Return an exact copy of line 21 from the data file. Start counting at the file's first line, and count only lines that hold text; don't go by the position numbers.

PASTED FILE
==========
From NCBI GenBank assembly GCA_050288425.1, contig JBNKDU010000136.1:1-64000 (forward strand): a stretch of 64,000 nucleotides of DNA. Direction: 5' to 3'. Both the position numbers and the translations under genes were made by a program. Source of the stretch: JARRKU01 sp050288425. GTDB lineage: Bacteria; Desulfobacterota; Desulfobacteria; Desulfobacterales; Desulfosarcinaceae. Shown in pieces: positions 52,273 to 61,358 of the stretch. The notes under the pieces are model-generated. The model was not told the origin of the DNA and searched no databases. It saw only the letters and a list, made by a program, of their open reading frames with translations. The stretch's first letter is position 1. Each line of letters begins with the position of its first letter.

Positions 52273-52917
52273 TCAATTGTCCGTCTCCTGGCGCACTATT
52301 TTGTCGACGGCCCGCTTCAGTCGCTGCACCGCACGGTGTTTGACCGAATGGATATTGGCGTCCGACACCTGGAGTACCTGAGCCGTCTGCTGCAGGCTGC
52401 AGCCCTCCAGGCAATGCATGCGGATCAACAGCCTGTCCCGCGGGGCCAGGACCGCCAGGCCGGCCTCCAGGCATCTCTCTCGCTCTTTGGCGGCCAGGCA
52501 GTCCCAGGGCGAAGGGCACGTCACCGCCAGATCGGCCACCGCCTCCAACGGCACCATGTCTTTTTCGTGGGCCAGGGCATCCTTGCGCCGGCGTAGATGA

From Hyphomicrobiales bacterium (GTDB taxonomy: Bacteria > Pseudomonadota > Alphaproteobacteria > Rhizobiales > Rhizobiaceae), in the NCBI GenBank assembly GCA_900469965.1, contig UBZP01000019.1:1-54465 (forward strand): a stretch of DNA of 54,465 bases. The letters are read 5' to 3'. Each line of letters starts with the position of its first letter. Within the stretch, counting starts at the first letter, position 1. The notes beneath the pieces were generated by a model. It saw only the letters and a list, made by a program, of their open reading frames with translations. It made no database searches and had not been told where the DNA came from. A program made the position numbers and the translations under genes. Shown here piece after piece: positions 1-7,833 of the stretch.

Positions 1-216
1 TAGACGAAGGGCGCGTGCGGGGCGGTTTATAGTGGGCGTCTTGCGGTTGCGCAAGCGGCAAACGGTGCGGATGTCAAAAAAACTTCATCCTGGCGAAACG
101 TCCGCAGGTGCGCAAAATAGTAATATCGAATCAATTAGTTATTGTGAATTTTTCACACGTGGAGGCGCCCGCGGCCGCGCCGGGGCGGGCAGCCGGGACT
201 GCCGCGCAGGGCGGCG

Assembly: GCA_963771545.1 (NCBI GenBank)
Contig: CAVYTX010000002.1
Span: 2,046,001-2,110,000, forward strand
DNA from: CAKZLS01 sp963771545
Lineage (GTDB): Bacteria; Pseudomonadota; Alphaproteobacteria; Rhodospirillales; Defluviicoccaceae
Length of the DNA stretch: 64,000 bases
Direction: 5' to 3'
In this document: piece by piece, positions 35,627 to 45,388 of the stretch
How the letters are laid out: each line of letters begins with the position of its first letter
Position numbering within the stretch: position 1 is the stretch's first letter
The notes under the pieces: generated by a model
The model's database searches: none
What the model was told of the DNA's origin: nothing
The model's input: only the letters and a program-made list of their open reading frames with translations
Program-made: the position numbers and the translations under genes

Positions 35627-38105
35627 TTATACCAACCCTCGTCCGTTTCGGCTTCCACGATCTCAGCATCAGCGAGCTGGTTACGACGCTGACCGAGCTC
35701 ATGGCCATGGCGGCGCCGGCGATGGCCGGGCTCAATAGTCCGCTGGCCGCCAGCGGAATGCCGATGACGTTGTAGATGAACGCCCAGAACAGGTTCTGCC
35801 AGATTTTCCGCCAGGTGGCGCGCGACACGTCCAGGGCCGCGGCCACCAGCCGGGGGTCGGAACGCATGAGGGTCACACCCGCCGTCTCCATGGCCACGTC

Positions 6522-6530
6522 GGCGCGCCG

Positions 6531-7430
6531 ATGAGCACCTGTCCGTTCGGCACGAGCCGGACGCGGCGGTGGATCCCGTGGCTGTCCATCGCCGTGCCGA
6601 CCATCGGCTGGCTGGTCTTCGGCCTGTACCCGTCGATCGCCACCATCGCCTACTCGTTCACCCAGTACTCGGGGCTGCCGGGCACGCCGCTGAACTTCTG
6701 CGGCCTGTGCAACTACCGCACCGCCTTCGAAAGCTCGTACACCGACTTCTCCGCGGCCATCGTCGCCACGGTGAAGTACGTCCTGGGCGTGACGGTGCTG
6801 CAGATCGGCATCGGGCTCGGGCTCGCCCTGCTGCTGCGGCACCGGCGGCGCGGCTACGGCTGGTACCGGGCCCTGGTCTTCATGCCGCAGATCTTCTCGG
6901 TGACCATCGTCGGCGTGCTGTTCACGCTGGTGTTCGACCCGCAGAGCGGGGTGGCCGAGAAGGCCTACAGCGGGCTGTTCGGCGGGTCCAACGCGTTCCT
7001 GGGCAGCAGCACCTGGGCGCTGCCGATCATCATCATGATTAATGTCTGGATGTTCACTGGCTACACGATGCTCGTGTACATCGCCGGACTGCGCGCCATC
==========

Position numbering within the stretch: position 1 is the stretch's first letter